Computer art is interesting. I usually don't like it due to how slick everything can get. In a way that is probably what people are reacting to when they say they don't like it. It usually lacks appropriate texture. It's tricky because you can't use a technique just to use it. An artist needs to recognize when it's the right time to push it or reel it in.
I'm using the computer to work out the colors, but if I was to do computer art as a final I would try to find what techniques the computer tools are stronger for. It's a different medium that mimics traditional medium as a starting point. It allows people who haven't developed traditional drawing and painting techniques to put out something in their head in an efficient manner. I think a lot of accomplished artists with traditional techniques resent people who have figured out how to get the computer to do what they want because it seems like a "cheat".
In a lot of cases it is do to it's inherent ability to look like polished art in half to a tenth of the time of traditional (physical) art takes. There are people who try and take that medium past merely copying what traditional art and those are the true pioneers pushing boundaries. I like seeing something pushed farther.
My approach to using the computer is as a sketch. I learn a little more each time I do these and maybe in the future I'll begin to push the computer techniques. But for now...
I have some great models. Of course I always appreciate all my models! I know it's a hard job. I tried it a bit in college. OOF! And I was a lot more spry back then. It was for regular figure drawing. I wasn't a pretty person but I was pretty lean so if you wanted to learn anatomy my body would do. No extra arms or legs. Exactly the right amount of toes and fingers. My first time modeling I was WAY too ambitious. I was doing back bends, stretches and twists to rival any yogi... in my head. Every pose hurt. I was pretty sore the next day. Even if I had never modeled for a figure drawing class again, that one experience gave me a great respect for anyone willing to model for me.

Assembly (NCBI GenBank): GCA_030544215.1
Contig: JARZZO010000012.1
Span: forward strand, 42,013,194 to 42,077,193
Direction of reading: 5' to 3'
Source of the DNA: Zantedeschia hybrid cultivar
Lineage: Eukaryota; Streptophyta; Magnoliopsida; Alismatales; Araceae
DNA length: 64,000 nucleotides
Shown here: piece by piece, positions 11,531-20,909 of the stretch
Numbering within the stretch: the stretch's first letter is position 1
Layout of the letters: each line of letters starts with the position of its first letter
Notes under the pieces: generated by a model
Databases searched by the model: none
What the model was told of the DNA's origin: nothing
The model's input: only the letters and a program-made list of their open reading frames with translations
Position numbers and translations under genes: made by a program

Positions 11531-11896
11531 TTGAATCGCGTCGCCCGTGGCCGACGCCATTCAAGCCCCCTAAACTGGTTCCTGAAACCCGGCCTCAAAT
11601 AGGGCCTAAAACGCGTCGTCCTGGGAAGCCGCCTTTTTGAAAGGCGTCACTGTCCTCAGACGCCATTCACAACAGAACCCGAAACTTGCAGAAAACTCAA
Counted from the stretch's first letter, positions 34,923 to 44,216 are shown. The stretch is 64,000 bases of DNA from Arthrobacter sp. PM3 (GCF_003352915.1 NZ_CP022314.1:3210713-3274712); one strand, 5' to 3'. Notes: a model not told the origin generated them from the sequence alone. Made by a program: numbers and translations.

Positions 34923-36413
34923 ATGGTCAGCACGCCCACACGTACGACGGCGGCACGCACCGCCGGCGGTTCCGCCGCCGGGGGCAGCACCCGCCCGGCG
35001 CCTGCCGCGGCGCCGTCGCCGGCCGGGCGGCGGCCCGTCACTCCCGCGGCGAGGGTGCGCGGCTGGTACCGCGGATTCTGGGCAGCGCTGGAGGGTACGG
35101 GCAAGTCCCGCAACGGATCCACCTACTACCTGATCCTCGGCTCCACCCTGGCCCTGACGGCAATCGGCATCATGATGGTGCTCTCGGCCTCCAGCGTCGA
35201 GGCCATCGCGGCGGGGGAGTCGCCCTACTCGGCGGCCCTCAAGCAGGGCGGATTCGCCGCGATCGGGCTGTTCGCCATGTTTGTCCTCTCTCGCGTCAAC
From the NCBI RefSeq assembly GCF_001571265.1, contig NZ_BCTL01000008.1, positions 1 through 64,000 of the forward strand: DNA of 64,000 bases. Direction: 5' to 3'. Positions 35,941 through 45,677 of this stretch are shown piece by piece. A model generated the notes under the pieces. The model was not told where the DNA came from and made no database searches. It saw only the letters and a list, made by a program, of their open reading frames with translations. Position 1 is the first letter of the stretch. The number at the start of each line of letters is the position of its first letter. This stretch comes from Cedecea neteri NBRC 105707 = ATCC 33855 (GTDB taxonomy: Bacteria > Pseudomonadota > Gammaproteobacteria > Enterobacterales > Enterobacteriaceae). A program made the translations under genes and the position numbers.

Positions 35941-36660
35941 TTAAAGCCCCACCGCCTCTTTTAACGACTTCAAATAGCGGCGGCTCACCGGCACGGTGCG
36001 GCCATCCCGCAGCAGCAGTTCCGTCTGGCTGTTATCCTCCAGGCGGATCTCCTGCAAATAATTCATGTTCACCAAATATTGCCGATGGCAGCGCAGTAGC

So this is Freya. She modeled for an impromptu photo shoot that I can use for reference. It's more pin-uppy. There was a car involved. Some time I'll get back to it. And yeah, she has an amazing tattoo. Drew this at the bar.
Two paintings will be going out to Gallery 1988 very soon. I'm sitting on this one for the moment to see if anything else needs resolved that I'm not seeing right now. It's gouache on heavy watercolor paper. There are a few in-jokes. I remember when the X-Files started getting more absurd and humorous at times. One o the surprising episodes was the alien in the Hawaiian shirt that would talk to Mulder when he would be in a somewhat dreamlike state. Up to that point the aliens had been treated in a realistic manner that was a threat or an unknown thing we should be serious about for many seasons. Then one time this alien appears and I think he's introduced as "Bob" or something. I think it was a reference to an abductee's tale that was making the rounds of the UFO junkies in the mid 90's. I don't know if "UFO Junkie" is the official name of that group. Maybe UFO enthusiasts? Regardless, it made an impression on me when I saw it.
The title of this image is, "It's Yours"... For the moment. I sort of want to reference the idea that most alien abduction stories tend to involve magically winding up on a cold metal table (on a space ship?), aliens with scary medical looking tools bending over them, telekinesis calming their minds as they are afraid over the fact they are paralyzed and confused. Later, they realize they are missing time and the pieces they remember are scary and involved some unwanted surgery or pregnancy.
I was playing on the idea that to them, humans all look the same. Much like we would probably say the same about the aliens. So of course when they operate on humans they might mix up a head or two when putting them back on the body.
Opening at MF Gallery
213 Bond St.
JUNE 15, 6-10pm
Please look over the Prints page and get them all.
Have a good Easter/Passover or month.
Now is a good time to commission a portrait or purchase some physical art for the winter!
If you'd like to commission me for a painting... Portraits with my surreal aesthetic only. The face you have and my paint brushes! Estimated turnaround 3 months. Shorter will cost more. Contact me now.
Last Rites Gallery 325 W. 38th Street, between 8th & 9th Ave, NYC: (212) 529.0666
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